Honoring Those Who Perished: History class visits Holocaust Museum in Houston

Honoring Those Who Perished: History class visits Holocaust Museum in Houston

At least 12 million people were systematically slaughtered, guilty only of the heritage they were born into.

The Holocaust resulted in the death of Jews, gypsies, homosexuals, Jehovah’s Witnesses, and prisoners of war.

The students from class 4370-800, History of the Holocaust, honored those victims, visiting the Holocaust Museum Houston in Houston on March 20. The class is led by Dr. Brenda Melendy.

The museum stands as a testament to those that lost their lives in Nazi Germany between 1934 and 1945.

“It reminded you that the Holocaust was more than a large number.  It was individuals,” said history major Sandra Grice.

The message presented immediately upon entering the museum is simple: Acceptance and tolerance.

The experience is designed to be more than a history lesson; it’s purpose is to stir emotion in the viewer and plant the seed of moral standards.

“I think the Holocaust is a very important part of human history.  The fact that this museum and museums like it try to teach tolerance, and fight intolerance, which still plagues our society, is an important lesson to learn.  It really is for anybody,” Melendy said. “I’ve brought students here quite a few times.  It’s small enough to get a quick overview.  It is a very concise and accurate depiction of the history of the Holocaust.”

A tour guide led the students through the tragedy of the Holocaust, using visuals such as pictures and artifacts.

“Our tour guide opened up with a story about a seven-year-old boy , the child lost his life to bullying because people could not accept him for whatever reason,” said history major Ashley Lopez.  “Throughout the museum there are a lot of messages that say ‘life is good’ and ‘tolerance’.  That is the core of the whole thing. not to just show the horrors that have happened in history.  They are trying to explain the reasons why, and what could have been done to stop it.”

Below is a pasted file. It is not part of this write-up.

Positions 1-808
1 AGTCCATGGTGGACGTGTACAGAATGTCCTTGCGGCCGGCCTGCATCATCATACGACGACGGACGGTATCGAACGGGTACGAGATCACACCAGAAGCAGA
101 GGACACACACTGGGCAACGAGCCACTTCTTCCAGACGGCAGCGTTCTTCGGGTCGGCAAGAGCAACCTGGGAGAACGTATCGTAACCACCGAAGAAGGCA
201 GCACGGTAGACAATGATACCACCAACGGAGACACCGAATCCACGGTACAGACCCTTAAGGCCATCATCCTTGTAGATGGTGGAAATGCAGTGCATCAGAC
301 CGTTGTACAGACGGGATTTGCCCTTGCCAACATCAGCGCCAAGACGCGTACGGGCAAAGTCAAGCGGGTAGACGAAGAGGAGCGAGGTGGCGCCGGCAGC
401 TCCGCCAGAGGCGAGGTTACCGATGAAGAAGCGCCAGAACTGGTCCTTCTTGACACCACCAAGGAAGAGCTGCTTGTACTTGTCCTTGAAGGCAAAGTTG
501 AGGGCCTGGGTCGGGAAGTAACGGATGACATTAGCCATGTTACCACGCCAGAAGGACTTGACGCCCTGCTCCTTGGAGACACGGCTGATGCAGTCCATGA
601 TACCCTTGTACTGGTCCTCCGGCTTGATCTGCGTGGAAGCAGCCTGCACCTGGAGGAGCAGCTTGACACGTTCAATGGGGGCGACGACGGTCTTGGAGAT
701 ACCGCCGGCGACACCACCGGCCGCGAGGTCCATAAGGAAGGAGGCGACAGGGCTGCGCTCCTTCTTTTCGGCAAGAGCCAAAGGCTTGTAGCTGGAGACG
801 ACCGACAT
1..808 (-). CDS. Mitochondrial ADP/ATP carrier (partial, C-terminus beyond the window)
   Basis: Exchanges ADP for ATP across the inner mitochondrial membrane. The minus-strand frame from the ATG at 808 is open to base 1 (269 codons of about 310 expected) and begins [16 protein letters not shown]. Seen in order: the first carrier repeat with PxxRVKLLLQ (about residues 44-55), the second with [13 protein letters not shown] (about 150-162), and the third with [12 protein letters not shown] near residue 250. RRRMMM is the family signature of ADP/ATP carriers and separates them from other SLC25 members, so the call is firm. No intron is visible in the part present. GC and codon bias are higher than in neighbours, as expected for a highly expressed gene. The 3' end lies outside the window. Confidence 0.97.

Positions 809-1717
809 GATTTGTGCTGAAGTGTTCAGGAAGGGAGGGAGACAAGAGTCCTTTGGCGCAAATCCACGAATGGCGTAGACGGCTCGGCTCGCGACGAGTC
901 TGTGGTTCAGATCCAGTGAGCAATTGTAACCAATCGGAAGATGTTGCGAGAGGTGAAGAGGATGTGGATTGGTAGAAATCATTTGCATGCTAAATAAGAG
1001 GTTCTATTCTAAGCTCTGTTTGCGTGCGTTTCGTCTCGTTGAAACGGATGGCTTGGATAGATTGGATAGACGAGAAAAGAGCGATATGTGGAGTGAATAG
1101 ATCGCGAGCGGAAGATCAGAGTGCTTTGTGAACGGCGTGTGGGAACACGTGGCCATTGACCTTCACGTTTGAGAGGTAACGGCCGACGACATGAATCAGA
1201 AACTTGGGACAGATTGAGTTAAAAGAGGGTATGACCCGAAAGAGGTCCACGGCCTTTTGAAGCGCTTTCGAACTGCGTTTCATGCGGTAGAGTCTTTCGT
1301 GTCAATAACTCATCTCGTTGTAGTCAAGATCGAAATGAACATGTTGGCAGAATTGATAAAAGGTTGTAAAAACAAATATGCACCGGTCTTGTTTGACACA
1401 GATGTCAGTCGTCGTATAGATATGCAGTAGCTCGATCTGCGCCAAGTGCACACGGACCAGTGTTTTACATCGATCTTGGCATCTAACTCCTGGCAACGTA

The students were navigated and told of the tragedies individuals faced during this dark period in history.

Many were stirred by the subtle message of benevolence that accompanied the complex tale that was the Holocaust.

“At first that message sounds like it was meant for a group of high school kids, , but honestly that message goes for anybody,” Lopez said.

The grey walls and exposed steel beams created a somber atmosphere that suited the content within the museum.

The bleak tour carries the viewer to it’s personal conclusion.

“Voices” is a short film that is played at the end of the tour and a first person account of the Holocaust from those that suffered at the hands of the Nazis.

“It was a long interview from the survivors. To see their anger and tears was real for me.  It was an unfortunate truth that they remember everything,” said political science/history double major Jesus Garza.

As the tour came to end, students said they left with more than a history lesson.

One could not leave without carrying the lesson of kindness with them, they said.

The students also said the message was important and more than expected from the visit.

“We need to stop being so inward focused,” Grice said. “We focus too much on labels, but fact is they were mothers, fathers, daughters, and sons.  All people are the same.  They are the same as us.  They are human”.

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